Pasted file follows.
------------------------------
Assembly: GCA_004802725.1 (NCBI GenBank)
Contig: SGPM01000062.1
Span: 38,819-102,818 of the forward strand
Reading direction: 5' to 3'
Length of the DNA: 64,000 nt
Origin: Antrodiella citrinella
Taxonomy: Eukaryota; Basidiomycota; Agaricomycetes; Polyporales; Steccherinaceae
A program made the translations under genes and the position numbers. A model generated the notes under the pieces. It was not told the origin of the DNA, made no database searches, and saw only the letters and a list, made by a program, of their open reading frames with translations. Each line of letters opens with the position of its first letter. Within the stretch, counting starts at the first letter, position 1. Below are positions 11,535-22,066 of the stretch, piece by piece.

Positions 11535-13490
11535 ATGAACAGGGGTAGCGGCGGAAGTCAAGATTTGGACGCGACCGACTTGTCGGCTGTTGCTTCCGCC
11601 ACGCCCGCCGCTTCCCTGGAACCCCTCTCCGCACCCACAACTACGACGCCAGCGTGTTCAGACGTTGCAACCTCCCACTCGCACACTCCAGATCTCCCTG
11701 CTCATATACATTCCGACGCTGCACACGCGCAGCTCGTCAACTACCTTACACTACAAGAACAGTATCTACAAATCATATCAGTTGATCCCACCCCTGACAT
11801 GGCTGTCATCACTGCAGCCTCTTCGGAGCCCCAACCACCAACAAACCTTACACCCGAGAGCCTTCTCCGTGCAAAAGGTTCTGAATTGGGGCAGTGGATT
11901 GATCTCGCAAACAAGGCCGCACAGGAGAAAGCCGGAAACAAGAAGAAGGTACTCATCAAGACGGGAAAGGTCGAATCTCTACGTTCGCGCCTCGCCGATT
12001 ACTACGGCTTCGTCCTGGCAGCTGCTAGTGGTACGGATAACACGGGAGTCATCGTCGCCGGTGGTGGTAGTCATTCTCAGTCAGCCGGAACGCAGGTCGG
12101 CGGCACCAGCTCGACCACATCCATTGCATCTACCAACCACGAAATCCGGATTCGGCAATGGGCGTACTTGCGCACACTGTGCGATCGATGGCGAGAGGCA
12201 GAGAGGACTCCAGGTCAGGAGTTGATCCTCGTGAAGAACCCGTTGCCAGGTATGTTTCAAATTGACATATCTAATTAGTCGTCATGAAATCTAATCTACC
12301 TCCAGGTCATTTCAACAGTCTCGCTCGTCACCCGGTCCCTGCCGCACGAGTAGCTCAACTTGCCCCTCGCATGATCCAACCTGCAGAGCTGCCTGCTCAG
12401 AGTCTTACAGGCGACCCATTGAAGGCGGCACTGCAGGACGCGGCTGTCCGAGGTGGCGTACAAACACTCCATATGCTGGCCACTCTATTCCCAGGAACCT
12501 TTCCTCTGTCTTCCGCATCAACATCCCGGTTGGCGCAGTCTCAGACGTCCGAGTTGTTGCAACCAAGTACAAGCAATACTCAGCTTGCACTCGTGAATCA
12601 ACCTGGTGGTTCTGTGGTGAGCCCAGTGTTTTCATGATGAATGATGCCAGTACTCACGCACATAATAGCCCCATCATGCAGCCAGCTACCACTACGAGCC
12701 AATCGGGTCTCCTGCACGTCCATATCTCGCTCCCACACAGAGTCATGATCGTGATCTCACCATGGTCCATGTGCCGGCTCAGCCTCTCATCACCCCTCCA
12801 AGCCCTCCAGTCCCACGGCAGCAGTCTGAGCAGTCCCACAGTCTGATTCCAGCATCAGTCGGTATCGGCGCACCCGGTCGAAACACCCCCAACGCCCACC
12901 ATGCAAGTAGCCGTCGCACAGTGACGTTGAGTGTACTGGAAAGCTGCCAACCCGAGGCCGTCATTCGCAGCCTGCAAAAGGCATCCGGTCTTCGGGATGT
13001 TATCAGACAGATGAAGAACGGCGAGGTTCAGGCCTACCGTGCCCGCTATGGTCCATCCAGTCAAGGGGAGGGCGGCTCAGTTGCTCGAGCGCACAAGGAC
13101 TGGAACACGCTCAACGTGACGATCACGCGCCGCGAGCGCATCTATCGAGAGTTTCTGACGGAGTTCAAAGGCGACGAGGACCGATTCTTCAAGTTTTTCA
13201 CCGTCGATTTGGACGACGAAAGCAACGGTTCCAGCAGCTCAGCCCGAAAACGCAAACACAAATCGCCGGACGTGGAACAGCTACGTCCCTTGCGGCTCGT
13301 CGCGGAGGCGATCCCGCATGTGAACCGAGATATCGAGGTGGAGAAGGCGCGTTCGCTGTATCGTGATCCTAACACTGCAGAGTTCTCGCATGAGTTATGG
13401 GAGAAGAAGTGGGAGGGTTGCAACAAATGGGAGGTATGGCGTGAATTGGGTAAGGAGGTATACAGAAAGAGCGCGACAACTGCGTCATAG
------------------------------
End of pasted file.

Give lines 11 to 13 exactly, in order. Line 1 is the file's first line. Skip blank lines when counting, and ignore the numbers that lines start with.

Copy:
11601 ACGCCCGCCGCTTCCCTGGAACCCCTCTCCGCACCCACAACTACGACGCCAGCGTGTTCAGACGTTGCAACCTCCCACTCGCACACTCCAGATCTCCCTG
11701 CTCATATACATTCCGACGCTGCACACGCGCAGCTCGTCAACTACCTTACACTACAAGAACAGTATCTACAAATCATATCAGTTGATCCCACCCCTGACAT
11801 GGCTGTCATCACTGCAGCCTCTTCGGAGCCCCAACCACCAACAAACCTTACACCCGAGAGCCTTCTCCGTGCAAAAGGTTCTGAATTGGGGCAGTGGATT